Pienza is a town and comune in the province of Siena, Tuscany, in the historical region of Val d’Orcia. Situated between the towns of Montepulciano and Montalcino, it is considered the “touchstone of Renaissance urbanism”.
In 1996, UNESCO declared the town a World Heritage Site, and in 2004 the entire valley, the Val d’Orcia, was included on the list of UNESCO’s World Cultural Landscapes.
Before the village was renamed Pienza its name was Corsignano. It is first mentioned in documents from the 9th century. Around 1300 parts of the village became property of the Piccolomini family. After Enghelberto d’Ugo Piccolomini had received the fief of Montertari in Val d’Orcia from the emperor Frederick II in 1220. In the 13th century Franciscans settled down in Corsignano.
In 1405 Aeneas Silvius Piccolomini was born in Corsignano, a Renaissance humanist born into an exiled Sienese family, who later became Pope Pius II. Once he became Pope, Piccolomini had the entire village rebuilt as an ideal Renaissance town and renamed it Pienza (“city of Pius”). Intended as a retreat from Rome, it represents the first application of humanist urban planning concepts, creating an impetus for planning that was adopted in other Italian towns and cities and eventually spread to other European centers.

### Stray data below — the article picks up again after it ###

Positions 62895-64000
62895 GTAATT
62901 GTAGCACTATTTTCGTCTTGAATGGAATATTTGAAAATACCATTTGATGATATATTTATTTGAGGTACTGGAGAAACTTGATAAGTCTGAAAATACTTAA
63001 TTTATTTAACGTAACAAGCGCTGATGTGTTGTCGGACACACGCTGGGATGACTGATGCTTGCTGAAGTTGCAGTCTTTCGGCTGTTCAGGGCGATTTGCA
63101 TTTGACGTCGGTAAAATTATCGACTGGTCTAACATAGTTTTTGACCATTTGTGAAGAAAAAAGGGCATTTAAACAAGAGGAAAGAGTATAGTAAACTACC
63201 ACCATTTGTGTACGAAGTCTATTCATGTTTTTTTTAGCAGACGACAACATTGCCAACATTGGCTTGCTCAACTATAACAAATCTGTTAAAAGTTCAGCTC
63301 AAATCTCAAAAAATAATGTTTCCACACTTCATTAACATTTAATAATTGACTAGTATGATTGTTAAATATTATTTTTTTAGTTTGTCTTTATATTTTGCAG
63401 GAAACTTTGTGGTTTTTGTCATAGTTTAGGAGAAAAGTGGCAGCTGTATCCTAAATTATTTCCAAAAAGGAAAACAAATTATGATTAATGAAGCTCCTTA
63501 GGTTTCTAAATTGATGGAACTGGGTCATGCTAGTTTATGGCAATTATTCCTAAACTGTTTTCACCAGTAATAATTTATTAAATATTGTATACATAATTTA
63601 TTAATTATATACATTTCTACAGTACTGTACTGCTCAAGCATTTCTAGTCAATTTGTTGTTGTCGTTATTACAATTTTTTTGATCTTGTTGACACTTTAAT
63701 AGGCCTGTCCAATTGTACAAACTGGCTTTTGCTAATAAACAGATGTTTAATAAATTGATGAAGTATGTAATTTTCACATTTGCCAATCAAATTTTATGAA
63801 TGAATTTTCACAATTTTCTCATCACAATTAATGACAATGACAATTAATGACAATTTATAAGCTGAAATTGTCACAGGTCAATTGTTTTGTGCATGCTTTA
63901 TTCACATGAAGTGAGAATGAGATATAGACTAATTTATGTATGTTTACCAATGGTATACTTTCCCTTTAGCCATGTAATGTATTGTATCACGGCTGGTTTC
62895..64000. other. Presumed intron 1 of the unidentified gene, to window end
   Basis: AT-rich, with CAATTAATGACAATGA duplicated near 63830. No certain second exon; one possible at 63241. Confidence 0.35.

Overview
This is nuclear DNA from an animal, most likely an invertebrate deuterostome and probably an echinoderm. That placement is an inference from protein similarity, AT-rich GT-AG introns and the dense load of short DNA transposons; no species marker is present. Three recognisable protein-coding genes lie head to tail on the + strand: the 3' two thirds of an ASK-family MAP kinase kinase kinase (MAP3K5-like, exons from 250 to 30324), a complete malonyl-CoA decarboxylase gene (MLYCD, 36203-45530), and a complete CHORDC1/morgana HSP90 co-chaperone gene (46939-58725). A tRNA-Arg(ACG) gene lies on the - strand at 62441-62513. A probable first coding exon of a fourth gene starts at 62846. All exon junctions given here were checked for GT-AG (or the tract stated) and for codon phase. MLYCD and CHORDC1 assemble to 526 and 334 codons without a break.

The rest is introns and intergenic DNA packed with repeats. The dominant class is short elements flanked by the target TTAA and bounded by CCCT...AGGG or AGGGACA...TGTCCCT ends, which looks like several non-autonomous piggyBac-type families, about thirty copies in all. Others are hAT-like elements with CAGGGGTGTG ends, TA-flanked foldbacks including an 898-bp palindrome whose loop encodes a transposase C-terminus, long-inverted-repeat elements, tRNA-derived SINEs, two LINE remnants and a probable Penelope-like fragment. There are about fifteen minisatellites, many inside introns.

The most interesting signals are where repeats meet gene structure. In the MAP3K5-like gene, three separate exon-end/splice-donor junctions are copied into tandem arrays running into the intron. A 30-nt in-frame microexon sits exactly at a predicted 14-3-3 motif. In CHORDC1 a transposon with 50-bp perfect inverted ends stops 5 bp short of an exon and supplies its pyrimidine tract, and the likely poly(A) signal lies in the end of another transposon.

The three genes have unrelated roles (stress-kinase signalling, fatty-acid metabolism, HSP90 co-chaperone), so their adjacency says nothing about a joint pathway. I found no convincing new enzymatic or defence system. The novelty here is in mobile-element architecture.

Here is a photographic impression of the city of Pienza.